The question is whether that testimony is sufficient to support the trial court's findings and to meet the requirements needed for the conclusion that Diana waived her right to elect. The waiver of a statutory right is an "intentional relinquishment or abandonment of a known right or privilege." Moore v. Mutual of Enumclaw Ins. Co., 317 Or 235, 240, 855 P2d 626 (1993). "To make out a case of waiver of a legal right there must be a clear, unequivocal, and decisive act of the party showing such a purpose or acts amounting to an estoppel on his part." McMillan v. Montgomery et al., 121 Or 28, 32, 253 P 879 (1927). It is not clear from the context of the above testimony that, in agreeing that decedent should perform his obligation under the agreement with Billie, Diana also agreed to waive her elective share. The record is also consistent with the inference that, at the time of the purported waiver, Diana intended to acknowledge the contract but reserved with her silence the right to elect against the will. Under the circumstances, we conclude that there is insufficient evidence for the personal representative to have carried his burden of demonstrating a clear and unequivocal intent by Diana to waive her right to elect under ORS 114.105.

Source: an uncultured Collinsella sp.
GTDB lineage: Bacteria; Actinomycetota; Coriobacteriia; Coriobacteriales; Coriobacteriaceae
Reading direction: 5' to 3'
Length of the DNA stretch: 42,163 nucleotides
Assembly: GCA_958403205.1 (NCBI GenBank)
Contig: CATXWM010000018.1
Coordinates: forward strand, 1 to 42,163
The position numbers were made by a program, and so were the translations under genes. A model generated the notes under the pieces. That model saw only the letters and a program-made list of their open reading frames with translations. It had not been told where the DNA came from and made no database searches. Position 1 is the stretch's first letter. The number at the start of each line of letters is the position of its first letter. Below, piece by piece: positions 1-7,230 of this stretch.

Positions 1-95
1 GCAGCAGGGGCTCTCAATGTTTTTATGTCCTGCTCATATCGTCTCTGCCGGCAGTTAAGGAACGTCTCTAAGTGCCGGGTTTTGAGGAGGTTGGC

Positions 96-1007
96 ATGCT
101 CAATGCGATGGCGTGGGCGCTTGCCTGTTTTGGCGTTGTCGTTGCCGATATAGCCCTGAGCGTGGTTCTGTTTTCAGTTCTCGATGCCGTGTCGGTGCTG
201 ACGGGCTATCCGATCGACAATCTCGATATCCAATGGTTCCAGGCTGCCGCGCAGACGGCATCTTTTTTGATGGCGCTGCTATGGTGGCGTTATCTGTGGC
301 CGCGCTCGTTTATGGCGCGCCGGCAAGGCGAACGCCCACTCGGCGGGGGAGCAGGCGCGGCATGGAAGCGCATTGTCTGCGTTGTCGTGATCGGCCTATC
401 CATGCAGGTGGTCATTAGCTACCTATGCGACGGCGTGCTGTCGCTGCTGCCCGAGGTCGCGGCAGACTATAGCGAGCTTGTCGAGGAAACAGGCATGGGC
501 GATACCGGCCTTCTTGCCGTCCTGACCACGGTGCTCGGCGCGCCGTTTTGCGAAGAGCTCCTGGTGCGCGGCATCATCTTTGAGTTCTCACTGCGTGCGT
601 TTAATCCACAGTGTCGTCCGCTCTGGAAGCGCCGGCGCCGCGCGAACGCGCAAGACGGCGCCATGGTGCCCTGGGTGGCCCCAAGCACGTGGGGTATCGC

The personal representative's final argument concerning the elective share is that, "even if the elective share statute applies, Diana Sheldon's share is subject to [decedent's] contractual obligations." At oral argument, the personal representative abandoned the argument that the contractual obligations constituted a claim under ORS 111.005(7) and (23) that would reduce the net estate from which the elective share would be calculated. See Willbanks v. Goodwin, 70 Or App 425, 432, 689 P2d 1004 (1984), rev'd on other grounds 300 Or 181 (1985). However, he continues to assert that the estate holds Billie's estate in constructive trust for the benefit of the children and that it is not part of decedent's estate for purposes of an election.